Court stops police from arresting four

National, Normal

THE National Court has intervened to prevent the arrest of four prominent people in connection with the dispute between businessman Peter Yama, Motor Vehicle Insurance Limited and Bank South Pacific.
The four are Law Society president Kerenga Kua, MVIL chief executive officer John Mua, managing partner of Deloitte Touche Tohmatsu James Kruse and BSP company secretary Mary Johns.
Mr Yama had filed a complaint with police that the four had conspired with others to defeat the course of justice by defying a legitimate Supreme Court order for MVIL to pay Yama Security Services K7.3 million. The money was diverted to Deloitte as an agent for BSP.
On Jan 15, 2010, Waigani District Court magistrate Fred Tomo issued warrants for the arrest of the four.
Last Friday, Justice Sao Gabi issued a stay on the warrant of arrest, stopping police from searching for and arresting the four.
Justice Gabi also granted leave to the four to challenge the decision of Magistrate Tomo in a judicial review proceeding.
Since the arrest of BSP executives John Maddison and Robin Flemming last month, word was out that police would go after the four.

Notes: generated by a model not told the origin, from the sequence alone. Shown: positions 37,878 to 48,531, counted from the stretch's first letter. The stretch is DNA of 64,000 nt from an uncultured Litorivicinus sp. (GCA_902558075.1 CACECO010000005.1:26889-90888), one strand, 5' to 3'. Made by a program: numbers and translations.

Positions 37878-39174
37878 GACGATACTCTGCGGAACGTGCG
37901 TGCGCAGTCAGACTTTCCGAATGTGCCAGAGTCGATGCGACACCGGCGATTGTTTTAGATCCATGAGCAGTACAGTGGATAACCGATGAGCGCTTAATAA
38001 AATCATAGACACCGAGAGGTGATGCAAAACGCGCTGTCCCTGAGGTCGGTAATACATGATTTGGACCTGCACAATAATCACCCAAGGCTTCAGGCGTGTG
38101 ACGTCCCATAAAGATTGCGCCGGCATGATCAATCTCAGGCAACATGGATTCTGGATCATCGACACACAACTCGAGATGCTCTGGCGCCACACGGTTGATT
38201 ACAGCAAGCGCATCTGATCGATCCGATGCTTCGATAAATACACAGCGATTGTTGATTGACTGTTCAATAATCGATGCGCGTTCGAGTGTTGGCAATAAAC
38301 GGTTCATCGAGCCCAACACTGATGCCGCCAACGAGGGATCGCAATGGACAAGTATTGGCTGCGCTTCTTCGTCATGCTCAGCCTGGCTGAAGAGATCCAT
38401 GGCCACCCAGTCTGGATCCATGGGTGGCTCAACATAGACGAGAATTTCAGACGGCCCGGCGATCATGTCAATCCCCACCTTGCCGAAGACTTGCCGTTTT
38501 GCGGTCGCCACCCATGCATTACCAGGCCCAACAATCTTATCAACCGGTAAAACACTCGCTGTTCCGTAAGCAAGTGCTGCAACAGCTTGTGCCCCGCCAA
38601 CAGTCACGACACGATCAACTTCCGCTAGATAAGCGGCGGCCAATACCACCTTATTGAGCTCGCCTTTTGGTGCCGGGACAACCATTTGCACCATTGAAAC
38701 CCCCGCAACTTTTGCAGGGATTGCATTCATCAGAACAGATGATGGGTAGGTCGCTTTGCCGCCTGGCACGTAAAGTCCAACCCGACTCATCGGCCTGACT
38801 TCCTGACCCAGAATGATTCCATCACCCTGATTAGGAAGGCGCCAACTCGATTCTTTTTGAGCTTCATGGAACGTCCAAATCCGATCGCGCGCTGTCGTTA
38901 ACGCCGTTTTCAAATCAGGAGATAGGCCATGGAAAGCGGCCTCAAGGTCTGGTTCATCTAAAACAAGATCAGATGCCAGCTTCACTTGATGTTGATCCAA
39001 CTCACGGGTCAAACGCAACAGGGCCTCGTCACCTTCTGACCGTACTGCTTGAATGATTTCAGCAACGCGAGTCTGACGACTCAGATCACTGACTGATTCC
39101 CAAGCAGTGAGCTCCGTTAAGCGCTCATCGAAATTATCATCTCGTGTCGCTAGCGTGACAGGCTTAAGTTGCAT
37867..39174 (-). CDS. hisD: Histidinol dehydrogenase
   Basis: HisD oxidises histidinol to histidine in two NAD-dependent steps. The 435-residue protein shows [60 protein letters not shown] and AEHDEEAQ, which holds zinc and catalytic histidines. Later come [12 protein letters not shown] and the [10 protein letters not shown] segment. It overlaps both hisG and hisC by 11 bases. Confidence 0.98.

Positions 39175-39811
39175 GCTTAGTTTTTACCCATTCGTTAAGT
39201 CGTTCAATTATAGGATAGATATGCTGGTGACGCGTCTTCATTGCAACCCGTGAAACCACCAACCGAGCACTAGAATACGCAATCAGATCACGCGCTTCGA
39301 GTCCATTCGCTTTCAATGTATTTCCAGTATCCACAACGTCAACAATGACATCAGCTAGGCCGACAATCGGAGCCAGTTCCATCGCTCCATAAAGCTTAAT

While attending the memorial service of a friend who passed away early this month, Mr Kua and Dr Mua had to slip away from the St Joseph chapel in Boroko after being informed that police were after them. They did not travel in their own vehicles that day in fear of being arrested.
The arrest of the bankers and expatriates has received adverse publicity overseas, portraying PNG as a place where work was not carried out honestly and safely.
Mr Yama claimed he did not owe BSP any money and is seeking justice for people trying to prevent a legitimate payment for his company, as ordered by the Supreme Court.
A legal expert however warned that the charges by police against the bankers and other high profile people look questionable and would be dismissed by the court.
“Once the charges are dismissed, the State could be exposed to damages claims by the bankers for malicious prosecution,” a lawyer said on condition of anonymity.